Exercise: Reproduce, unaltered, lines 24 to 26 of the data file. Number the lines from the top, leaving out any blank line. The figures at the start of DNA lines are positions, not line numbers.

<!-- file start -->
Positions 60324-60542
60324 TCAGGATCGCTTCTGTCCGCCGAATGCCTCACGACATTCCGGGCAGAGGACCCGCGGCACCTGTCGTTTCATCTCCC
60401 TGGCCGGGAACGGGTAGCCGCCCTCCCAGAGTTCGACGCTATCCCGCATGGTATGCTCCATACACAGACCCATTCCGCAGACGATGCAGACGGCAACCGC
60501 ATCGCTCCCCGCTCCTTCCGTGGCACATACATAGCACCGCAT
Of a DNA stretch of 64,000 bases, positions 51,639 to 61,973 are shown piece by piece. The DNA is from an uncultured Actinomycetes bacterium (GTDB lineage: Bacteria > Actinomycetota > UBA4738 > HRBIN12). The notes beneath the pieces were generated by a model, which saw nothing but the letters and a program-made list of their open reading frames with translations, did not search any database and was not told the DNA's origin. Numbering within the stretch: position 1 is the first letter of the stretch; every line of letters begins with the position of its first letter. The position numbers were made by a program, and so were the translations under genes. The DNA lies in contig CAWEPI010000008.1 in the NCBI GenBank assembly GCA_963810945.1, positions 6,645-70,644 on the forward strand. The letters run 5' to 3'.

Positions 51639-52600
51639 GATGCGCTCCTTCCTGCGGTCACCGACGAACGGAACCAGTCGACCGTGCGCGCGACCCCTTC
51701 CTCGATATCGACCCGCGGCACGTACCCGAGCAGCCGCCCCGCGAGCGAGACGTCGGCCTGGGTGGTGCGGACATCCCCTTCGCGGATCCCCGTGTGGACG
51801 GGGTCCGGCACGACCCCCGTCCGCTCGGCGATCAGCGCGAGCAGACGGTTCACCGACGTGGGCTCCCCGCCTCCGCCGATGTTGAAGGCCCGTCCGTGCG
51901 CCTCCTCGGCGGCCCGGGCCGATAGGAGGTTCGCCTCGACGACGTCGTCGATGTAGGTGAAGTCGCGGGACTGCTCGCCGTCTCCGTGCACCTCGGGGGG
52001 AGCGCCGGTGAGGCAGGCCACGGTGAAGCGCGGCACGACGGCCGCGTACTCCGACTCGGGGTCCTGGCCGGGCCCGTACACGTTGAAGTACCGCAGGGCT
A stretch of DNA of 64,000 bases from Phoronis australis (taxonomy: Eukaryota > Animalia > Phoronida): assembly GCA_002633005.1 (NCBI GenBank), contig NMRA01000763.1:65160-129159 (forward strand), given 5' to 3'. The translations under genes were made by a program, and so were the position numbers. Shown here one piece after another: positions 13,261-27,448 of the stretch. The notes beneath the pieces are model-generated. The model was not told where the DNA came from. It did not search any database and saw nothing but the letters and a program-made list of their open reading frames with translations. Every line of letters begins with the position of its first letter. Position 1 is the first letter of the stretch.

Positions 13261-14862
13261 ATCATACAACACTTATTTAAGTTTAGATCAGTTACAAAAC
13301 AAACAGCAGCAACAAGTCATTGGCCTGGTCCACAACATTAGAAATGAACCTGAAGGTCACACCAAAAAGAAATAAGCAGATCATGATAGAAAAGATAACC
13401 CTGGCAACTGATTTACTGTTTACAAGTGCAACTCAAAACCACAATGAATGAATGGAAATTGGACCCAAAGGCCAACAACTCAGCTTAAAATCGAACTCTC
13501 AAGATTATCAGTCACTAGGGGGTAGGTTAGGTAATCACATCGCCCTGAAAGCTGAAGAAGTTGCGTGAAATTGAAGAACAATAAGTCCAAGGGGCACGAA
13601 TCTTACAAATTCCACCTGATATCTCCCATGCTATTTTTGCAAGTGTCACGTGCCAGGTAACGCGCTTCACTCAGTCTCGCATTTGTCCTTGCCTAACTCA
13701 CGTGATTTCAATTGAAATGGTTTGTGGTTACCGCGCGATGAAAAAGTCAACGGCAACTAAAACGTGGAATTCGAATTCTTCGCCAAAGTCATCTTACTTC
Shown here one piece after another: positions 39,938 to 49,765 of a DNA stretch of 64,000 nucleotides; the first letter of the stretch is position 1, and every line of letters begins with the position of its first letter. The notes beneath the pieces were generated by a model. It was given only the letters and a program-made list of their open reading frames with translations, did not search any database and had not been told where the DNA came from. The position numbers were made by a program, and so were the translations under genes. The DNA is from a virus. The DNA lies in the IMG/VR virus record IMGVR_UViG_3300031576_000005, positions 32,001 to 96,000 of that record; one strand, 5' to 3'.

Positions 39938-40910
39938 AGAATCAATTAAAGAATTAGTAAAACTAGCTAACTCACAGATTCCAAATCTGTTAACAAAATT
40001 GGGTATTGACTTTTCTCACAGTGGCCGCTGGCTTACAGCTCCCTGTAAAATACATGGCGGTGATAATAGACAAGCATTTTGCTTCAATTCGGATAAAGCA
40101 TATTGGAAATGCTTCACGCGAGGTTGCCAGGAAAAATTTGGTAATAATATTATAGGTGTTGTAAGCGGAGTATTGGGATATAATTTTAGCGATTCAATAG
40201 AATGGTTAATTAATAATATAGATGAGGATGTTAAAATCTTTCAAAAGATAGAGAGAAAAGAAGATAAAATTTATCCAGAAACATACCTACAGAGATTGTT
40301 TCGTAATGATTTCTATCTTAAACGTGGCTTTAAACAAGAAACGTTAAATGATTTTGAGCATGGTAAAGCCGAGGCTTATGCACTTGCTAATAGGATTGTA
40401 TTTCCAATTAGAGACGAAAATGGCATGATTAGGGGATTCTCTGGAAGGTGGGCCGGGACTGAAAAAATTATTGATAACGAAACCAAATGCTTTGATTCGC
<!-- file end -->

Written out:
40101 TATTGGAAATGCTTCACGCGAGGTTGCCAGGAAAAATTTGGTAATAATATTATAGGTGTTGTAAGCGGAGTATTGGGATATAATTTTAGCGATTCAATAG
40201 AATGGTTAATTAATAATATAGATGAGGATGTTAAAATCTTTCAAAAGATAGAGAGAAAAGAAGATAAAATTTATCCAGAAACATACCTACAGAGATTGTT
40301 TCGTAATGATTTCTATCTTAAACGTGGCTTTAAACAAGAAACGTTAAATGATTTTGAGCATGGTAAAGCCGAGGCTTATGCACTTGCTAATAGGATTGTA